Today’s horses are much more prone to flat feet. Learn why, and what you can do about it.
When a foal is born, his coffin bone is high in the hoof capsule. The extensor process of the coffin bone is in line with, or slightly above, the coronet band. And the connection between the epidermal and dermal lamina is tightly connected.
Understanding Hoof Anatomy and Function
This natural secure attachment holds the internal structures of the hoof in place where they are meant to be – high up inside the hoof capsule, creating a bowl or concaved shape on the sole. This solar concavity occurs naturally in a healthy, well connected hoof and represents correct anatomy. The coffin bone is not flat, but instead has an arch to it. The external structure of the hoof mimics the internal structure. As the horse grows and develops, this tight connection remains strong and intact unless there a toxic insult to the horse’s system that results in laminitis.
When the hoof makes contact with the ground, it spreads and flexes, thereby absorbing the impact as the skeletal structure descends slightly within the hoof capsule under the horse’s weight. The sole flexes downward slightly until the bars and frog come into contact with the ground. The solar concavity allows the skeletal structure to move within the hoof capsule as the hoof expands and contracts during weight bearing and lift off phases. The concavity appears to create a suction cup that acts like a vacuum, helping to stabilize the horse in movement. I experienced this amazing hoof function when our barefoot racehorse got loose from the farm during an ice storm. She ran full speed up the road and turned 90º on sheer ice with no problem at all. She was in full control. Had she been wearing metal shoes, I doubt she would have been able to make the turn without falling.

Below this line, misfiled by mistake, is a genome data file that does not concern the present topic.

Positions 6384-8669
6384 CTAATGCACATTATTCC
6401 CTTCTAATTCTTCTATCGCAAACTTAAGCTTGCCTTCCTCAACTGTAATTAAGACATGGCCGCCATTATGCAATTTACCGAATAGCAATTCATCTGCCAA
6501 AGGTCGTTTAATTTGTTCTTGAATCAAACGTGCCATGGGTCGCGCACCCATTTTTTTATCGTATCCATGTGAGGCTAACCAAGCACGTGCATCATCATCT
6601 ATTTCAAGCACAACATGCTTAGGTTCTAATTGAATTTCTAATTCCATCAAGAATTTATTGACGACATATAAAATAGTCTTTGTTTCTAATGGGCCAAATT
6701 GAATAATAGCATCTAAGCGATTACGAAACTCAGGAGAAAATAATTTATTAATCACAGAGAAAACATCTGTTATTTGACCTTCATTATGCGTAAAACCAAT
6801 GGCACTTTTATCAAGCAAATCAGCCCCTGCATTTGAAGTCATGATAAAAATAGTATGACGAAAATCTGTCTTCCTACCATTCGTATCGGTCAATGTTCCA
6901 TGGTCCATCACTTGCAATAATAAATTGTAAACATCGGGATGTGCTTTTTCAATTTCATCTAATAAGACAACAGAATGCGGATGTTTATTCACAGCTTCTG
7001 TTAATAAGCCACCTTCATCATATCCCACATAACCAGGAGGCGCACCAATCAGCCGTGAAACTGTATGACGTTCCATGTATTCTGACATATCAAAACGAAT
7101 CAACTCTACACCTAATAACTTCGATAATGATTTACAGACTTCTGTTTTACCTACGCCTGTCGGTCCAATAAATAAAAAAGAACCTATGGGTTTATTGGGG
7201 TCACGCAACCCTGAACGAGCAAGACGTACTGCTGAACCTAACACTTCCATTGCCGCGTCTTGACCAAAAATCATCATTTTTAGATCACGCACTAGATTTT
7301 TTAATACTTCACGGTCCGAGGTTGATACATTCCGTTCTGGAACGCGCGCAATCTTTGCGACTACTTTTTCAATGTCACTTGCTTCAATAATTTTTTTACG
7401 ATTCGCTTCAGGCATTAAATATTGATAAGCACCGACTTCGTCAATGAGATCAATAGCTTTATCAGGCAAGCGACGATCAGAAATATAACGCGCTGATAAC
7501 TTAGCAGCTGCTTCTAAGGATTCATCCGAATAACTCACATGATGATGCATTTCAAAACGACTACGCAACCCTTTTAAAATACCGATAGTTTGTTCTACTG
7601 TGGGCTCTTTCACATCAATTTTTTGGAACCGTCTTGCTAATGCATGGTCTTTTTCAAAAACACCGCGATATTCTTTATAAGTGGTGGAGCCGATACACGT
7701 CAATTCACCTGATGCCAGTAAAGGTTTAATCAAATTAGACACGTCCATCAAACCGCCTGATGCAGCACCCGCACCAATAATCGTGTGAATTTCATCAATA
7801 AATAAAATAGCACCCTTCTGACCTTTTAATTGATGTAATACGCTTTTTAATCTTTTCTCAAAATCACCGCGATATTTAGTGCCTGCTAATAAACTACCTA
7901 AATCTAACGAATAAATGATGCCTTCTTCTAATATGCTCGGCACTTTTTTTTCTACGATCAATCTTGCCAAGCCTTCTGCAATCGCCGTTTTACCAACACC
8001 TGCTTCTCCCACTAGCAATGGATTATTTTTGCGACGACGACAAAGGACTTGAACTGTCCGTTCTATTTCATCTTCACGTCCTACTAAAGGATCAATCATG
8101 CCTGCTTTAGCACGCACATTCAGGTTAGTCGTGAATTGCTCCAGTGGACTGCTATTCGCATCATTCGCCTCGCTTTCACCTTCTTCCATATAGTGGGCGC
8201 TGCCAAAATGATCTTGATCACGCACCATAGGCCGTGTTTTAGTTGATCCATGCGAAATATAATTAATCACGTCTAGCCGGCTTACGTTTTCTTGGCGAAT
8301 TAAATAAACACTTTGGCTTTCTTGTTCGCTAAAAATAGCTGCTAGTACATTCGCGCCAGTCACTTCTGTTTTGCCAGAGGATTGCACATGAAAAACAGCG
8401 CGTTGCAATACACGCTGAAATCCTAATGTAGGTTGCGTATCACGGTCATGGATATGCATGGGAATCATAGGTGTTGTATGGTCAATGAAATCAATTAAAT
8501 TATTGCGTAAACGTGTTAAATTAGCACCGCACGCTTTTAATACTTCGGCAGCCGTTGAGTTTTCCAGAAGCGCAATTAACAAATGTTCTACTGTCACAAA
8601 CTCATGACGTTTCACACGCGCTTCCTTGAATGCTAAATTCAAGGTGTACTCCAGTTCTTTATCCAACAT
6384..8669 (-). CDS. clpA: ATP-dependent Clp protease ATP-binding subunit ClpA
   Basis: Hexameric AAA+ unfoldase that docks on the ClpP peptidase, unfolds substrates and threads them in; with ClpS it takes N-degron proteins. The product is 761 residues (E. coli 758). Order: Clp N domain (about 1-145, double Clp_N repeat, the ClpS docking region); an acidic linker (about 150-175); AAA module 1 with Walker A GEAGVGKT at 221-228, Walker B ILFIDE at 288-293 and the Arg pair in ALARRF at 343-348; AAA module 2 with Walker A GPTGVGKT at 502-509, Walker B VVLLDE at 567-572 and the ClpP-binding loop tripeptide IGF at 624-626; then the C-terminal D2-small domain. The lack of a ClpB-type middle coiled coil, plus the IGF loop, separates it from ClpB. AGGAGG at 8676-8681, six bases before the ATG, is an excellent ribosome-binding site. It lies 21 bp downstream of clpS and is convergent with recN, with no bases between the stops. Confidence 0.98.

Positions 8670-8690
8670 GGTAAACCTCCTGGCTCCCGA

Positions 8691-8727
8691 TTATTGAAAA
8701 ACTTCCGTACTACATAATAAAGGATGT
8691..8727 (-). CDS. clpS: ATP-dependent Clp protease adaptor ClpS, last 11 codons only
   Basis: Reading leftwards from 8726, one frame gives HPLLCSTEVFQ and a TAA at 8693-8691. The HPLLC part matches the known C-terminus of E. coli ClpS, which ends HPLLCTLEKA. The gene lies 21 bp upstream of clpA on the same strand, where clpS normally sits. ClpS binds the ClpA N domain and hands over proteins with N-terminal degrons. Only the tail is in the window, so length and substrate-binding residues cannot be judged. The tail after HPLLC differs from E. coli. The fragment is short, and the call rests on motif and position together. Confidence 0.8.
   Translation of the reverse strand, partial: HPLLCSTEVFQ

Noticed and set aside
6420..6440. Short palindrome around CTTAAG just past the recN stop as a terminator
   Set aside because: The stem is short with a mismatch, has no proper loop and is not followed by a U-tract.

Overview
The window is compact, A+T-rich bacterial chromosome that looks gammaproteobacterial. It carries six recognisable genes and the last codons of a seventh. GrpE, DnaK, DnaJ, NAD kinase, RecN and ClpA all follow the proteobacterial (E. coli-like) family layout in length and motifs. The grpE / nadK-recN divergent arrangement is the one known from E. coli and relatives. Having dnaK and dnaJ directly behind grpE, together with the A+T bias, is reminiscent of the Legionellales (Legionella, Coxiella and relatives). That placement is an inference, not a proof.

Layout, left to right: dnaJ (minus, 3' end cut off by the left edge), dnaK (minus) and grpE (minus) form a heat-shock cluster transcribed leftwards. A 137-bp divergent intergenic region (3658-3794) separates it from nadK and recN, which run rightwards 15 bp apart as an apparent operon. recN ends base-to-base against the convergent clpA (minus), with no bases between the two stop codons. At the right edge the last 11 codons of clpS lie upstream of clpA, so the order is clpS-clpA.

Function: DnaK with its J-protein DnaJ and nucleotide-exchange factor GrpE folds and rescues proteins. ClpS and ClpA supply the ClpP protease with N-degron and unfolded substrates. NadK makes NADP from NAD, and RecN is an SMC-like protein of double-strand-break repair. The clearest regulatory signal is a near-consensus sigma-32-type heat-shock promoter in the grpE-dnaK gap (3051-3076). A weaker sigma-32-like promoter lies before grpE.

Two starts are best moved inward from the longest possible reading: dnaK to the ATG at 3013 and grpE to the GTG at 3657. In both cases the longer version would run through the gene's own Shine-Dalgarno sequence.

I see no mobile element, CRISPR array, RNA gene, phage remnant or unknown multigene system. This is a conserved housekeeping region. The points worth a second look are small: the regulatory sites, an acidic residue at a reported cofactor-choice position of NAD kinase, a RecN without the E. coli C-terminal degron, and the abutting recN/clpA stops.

Flat Feet and Today’s Horses
So why do we see so many flat-footed horses? Thanks to the research of Dr. Chris Pollitt and his team at Queensland University in Australia, we now understand the process that disconnects the internal dermal lamina (coffin bone) from the external epidermal lamina and hoof capsule. Every time a horse experiences a toxic insult to his system, the lamellar connection is compromised and weakened, causing the internal structure to sink. These repeated toxic hits may be in the form of an incorrect and unbalanced diet with too much sugar or fructans (grass and grain overload), mineral imbalances, inoculations, chemical wormers and stress/hormones.
Horses were never designed to digest large amounts of non-structural carbohydrates. Since they do not have enough amylase enzyme to digest large amounts of sugar, starch or fructans, these substances end up being dumped into the hind gut where they kill off the good bacteria, generating lactic acid which in turn causes lesions. The bad bacteria mass produce but die off quickly, resulting in endotoxins. Those toxins then go through the lesions into the bloodstream and directly to the lamina of the hoof, resulting in inflammation and separation.
A Compromised Support System